Girin argues the real choice we must make is between tacit and explicit prioritisation, that constrained finances will force us to prioritise. In citing the example of an inspiring city municipality, he positions his argument on the ground where real choices are made. Sobral has the best primary schools and highest reading scores in Brazil, despite being located in Ceará, a state with the fifth-lowest per capita GDP in the country. The municipality resolutely focuses on FLN; a closer look, however, reveals just how many other things have to be in place for prioritising FLN to provide any traction.
Cruz and Loureiro’s study,62 which Girin cites, points out that this outcome took 15 years to achieve from 2005. They credit four policy pillars for this achievement. The first three are familiar: (1) a focused curriculum with clear sequencing and prioritisation of foundational learning, not just FLN; (2) effective student assessments; (3) autonomous, accountable management and meritocratic appointments. The fourth is new: (4) prepared and motivated teachers. The city of Sobral is a poster child for the World Bank’s “learning poverty” thrust; the write-up reflects the writers’ NPM-tinted spectacles. For me, it demonstrates how systemically embedded and broadly comprehensive “prioritising FLN” needs to be. Active engagement by teachers, parents, and communities, in addition to sound management, are crucial. To its credit, the study acknowledges the improved infrastructure, transportation, school meals, and teacher career plan that were established in the eight years before any focus on foundational learning was made.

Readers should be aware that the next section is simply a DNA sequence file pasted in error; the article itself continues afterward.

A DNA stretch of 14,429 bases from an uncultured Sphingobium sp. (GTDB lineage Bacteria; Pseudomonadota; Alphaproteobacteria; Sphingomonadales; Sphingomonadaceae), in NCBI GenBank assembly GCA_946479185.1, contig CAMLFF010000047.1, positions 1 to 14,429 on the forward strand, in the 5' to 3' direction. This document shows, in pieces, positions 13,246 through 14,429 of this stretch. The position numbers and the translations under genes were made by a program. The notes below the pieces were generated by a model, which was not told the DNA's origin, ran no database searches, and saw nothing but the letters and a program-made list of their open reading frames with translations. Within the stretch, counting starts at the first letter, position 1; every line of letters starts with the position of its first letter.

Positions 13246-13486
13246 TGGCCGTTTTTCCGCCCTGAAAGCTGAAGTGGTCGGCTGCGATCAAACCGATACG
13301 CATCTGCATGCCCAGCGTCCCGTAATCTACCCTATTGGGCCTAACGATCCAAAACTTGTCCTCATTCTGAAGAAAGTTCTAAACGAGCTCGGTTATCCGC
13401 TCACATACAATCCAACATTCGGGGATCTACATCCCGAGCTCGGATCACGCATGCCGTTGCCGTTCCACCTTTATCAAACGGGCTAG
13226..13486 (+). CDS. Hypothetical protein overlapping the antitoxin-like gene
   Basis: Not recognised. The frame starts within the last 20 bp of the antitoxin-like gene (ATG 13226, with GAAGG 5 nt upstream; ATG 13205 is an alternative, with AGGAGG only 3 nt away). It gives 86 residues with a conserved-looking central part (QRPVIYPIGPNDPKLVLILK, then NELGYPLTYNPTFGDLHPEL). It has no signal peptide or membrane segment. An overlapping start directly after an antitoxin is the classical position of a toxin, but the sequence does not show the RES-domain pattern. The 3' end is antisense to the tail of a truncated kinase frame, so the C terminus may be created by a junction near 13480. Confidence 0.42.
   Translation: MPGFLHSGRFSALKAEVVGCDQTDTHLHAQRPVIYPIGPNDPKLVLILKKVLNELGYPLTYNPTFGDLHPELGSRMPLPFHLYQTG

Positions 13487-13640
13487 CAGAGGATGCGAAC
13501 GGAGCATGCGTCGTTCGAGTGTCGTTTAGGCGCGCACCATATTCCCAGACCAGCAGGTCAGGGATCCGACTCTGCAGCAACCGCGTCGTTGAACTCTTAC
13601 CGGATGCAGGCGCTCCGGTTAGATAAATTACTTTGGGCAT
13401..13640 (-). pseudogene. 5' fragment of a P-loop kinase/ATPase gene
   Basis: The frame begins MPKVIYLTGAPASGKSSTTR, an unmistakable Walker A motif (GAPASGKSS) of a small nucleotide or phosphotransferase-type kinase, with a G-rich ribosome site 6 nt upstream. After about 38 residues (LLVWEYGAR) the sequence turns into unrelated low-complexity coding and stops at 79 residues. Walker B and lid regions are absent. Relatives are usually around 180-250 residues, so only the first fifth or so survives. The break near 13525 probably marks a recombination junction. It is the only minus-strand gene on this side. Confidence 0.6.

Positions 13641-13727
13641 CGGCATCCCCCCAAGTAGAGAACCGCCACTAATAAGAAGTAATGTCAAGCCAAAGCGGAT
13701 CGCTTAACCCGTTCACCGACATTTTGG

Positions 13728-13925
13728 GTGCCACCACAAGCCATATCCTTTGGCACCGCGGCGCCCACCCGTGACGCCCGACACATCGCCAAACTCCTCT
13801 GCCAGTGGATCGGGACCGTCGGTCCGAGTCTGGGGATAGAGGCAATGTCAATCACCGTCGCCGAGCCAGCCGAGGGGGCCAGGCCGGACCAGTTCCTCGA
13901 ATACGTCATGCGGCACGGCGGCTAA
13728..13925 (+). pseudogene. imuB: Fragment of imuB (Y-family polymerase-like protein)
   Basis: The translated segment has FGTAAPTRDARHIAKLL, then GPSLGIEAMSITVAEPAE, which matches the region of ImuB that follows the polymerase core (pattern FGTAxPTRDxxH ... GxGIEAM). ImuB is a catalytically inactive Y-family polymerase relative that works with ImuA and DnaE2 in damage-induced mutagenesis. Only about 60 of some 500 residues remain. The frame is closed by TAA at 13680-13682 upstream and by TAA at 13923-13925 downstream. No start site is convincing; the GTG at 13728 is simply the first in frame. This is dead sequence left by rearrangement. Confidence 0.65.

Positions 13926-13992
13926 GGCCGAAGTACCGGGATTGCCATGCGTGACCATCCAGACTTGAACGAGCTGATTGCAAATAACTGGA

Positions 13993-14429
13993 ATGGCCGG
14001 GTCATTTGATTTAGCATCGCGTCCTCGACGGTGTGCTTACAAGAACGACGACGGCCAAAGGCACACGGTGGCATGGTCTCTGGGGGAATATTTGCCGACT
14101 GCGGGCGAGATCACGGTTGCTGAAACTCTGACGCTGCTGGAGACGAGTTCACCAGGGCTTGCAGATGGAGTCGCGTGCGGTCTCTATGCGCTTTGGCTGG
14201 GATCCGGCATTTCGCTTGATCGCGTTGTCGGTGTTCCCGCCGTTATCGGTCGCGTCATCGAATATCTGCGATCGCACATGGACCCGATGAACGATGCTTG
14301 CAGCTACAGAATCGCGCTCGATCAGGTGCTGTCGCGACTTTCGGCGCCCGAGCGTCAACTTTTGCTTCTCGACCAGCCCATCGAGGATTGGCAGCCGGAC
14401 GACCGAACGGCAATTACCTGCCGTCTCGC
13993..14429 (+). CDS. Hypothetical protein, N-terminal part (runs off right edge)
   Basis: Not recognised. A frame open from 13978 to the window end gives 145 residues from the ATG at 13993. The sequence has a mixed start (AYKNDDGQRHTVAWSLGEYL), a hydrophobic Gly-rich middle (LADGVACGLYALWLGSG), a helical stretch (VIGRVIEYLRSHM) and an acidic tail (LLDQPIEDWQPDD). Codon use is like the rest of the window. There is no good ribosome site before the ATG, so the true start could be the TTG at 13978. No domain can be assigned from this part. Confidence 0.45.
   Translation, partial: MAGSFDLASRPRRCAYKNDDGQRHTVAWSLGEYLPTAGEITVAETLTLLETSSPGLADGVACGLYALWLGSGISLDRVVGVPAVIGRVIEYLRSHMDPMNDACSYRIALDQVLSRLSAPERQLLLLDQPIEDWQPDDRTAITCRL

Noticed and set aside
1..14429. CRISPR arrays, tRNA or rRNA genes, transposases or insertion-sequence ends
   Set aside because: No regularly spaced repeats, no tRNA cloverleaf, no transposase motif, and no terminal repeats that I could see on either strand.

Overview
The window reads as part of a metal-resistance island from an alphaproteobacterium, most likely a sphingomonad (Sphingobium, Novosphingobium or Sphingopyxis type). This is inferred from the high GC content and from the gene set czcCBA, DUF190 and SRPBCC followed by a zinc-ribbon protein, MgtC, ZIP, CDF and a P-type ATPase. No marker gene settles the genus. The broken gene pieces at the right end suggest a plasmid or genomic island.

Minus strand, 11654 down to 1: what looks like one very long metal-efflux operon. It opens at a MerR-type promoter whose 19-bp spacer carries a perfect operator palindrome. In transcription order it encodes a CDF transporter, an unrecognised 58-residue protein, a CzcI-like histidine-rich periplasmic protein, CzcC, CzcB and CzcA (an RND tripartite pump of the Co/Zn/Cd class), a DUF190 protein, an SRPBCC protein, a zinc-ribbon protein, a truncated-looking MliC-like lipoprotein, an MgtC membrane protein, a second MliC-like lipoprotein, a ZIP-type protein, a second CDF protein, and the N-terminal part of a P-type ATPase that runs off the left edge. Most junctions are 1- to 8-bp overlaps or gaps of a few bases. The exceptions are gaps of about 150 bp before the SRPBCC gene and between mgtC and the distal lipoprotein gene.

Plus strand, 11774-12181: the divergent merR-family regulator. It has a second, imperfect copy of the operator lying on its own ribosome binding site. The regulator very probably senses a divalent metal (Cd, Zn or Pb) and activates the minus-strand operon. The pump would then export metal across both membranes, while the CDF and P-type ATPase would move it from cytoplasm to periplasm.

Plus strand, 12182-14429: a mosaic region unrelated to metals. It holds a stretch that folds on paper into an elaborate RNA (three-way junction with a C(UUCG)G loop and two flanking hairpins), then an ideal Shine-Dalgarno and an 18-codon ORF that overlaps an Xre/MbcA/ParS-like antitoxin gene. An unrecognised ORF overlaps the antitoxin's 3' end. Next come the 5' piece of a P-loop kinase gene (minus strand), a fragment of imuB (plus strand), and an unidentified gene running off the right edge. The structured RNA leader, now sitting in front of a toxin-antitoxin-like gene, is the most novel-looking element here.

Not mentioned in the World Bank study, however, is Sobral’s part in the redemocratisation process Brazil enjoyed after 20 years of military dictatorship, or Ceará’s and Sobral’s democratic socialist credentials. There were, in fact, constant improvements in education between 1997 and 2004, the period before prioritisation; these included a 148-percent increase in enrolments, an increase in literacy from 40 percent to 90.7 percent by the end year one in primary school, and the construction of 11 new schools. If this is what prioritisation means, we have a lot more to agree on than to disagree on.